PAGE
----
# How do you find the derivative of y =sqrt(9-x)?

Aug 31, 2014

First you will rewrite the equation to $y = {\left(9 - x\right)}^{\frac{1}{2}}$.

Next you follow the chain rule using the power rule, the constant rule, giving you:

$y ' = \frac{1}{2} {\left(9 - x\right)}^{- \frac{1}{2}} \cdot - 1$

Finally you simplify to:

$y ' = - \frac{1}{2} {\left(9 - x\right)}^{- \frac{1}{2}}$ or $y ' = - \frac{1}{2 \sqrt{9 - x}}$

Normally, when you are finding a derivative, you always change roots to their exponent forms first to simply the process of taking the derivative.

With one function is nested inside the other the chain rule needs to be applied which states:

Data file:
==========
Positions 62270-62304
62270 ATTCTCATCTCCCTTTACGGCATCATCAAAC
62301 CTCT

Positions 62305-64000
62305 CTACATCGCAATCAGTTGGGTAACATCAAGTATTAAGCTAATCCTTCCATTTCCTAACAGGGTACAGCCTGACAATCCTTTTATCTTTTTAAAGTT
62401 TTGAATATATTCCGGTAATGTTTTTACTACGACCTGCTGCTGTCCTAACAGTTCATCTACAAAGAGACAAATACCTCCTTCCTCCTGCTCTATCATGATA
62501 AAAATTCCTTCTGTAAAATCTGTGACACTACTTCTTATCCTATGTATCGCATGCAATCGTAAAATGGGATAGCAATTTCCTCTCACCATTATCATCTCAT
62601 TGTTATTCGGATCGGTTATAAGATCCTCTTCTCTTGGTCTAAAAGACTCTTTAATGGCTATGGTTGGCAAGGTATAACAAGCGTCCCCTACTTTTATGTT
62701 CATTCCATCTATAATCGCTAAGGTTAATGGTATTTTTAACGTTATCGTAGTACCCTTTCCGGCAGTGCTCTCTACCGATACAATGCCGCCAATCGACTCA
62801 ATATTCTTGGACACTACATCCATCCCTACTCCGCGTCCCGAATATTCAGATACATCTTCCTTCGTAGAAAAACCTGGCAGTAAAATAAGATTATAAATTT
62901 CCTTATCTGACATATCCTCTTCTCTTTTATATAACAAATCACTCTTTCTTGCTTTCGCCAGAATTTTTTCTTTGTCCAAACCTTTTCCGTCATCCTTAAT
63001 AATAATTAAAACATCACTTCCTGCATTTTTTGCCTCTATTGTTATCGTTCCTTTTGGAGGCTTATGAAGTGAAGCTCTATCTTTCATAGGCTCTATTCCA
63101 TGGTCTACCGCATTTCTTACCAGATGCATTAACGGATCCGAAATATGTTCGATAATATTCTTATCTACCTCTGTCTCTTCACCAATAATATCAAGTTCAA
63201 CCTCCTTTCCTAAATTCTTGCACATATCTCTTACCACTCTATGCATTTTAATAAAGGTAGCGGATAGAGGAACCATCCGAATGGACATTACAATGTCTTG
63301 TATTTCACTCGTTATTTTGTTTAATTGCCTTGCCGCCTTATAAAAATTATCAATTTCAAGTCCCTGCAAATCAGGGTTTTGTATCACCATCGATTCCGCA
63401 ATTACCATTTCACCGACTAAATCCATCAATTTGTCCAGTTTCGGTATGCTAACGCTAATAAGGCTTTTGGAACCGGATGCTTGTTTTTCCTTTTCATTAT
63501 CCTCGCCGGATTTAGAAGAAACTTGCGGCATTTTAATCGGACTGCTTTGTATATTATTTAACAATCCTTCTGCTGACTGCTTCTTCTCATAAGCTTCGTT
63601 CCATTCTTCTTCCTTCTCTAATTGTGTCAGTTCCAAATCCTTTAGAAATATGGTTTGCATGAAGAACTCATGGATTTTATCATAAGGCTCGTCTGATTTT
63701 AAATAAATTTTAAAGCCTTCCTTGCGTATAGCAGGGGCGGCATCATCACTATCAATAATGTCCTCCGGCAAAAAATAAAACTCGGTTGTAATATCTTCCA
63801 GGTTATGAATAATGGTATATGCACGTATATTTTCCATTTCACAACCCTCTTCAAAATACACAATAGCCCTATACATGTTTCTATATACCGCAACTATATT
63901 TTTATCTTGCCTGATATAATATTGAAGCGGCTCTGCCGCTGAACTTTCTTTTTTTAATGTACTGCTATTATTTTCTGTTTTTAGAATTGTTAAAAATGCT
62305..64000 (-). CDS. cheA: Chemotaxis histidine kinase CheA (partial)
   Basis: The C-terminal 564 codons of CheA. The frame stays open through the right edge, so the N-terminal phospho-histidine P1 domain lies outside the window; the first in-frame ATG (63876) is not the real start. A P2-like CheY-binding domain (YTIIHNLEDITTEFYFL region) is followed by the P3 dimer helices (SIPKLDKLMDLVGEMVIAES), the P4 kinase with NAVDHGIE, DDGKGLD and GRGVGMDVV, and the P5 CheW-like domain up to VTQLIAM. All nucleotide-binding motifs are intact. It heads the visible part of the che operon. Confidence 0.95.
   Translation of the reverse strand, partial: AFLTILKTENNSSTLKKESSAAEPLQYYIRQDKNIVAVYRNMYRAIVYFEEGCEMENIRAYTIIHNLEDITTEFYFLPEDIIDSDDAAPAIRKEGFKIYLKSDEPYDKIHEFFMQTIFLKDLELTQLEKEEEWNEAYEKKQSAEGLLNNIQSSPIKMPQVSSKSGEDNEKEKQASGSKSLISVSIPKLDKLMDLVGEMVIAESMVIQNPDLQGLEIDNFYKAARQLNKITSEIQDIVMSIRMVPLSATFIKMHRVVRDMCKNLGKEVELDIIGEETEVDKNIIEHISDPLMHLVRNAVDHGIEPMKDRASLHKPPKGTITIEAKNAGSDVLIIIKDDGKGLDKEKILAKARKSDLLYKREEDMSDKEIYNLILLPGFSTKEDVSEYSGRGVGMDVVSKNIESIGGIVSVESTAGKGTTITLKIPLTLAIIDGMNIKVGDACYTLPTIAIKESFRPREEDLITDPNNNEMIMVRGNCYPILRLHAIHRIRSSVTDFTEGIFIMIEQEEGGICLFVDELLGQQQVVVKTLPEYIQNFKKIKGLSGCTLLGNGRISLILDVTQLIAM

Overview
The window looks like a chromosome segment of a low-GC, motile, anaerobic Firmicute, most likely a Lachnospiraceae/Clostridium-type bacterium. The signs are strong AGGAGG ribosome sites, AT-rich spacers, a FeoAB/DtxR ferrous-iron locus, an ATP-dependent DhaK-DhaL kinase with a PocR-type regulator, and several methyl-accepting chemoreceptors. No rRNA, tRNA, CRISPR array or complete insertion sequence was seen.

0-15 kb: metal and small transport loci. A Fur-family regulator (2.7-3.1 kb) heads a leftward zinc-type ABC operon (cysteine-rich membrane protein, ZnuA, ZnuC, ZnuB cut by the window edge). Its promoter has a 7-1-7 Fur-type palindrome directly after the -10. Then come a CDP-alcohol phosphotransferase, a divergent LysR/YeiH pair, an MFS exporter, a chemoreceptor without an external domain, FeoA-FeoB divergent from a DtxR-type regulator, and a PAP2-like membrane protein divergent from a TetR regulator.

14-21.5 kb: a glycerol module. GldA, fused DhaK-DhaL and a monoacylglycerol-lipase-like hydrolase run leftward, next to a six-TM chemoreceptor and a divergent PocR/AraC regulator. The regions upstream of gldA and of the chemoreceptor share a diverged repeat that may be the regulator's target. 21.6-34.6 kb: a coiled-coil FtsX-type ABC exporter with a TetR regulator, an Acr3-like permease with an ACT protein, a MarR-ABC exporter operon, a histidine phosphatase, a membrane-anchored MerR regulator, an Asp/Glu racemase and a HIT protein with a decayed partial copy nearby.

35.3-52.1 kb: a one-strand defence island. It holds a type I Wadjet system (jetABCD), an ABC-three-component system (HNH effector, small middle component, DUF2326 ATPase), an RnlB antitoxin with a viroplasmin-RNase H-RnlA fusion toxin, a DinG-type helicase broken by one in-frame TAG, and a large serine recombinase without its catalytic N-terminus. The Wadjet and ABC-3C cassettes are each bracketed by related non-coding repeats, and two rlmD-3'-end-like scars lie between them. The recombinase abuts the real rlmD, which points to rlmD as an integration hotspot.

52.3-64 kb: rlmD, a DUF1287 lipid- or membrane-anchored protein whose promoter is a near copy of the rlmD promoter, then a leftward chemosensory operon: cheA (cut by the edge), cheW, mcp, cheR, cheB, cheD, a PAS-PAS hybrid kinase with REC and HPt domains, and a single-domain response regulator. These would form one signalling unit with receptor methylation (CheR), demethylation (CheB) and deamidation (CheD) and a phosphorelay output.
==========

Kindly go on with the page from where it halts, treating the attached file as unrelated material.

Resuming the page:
$F \left(x\right) = f \left(g \left(x\right)\right)$ then $F ' \left(x\right) = f ' \left(g \left(x\right)\right) \cdot g ' \left(x\right)$

The power rule for taking a derivative is pretty simple. If:

$f \left(x\right) = {x}^{n}$ then $f ' \left(x\right) = n \cdot {x}^{n - 1}$. $f \left(x\right) = y$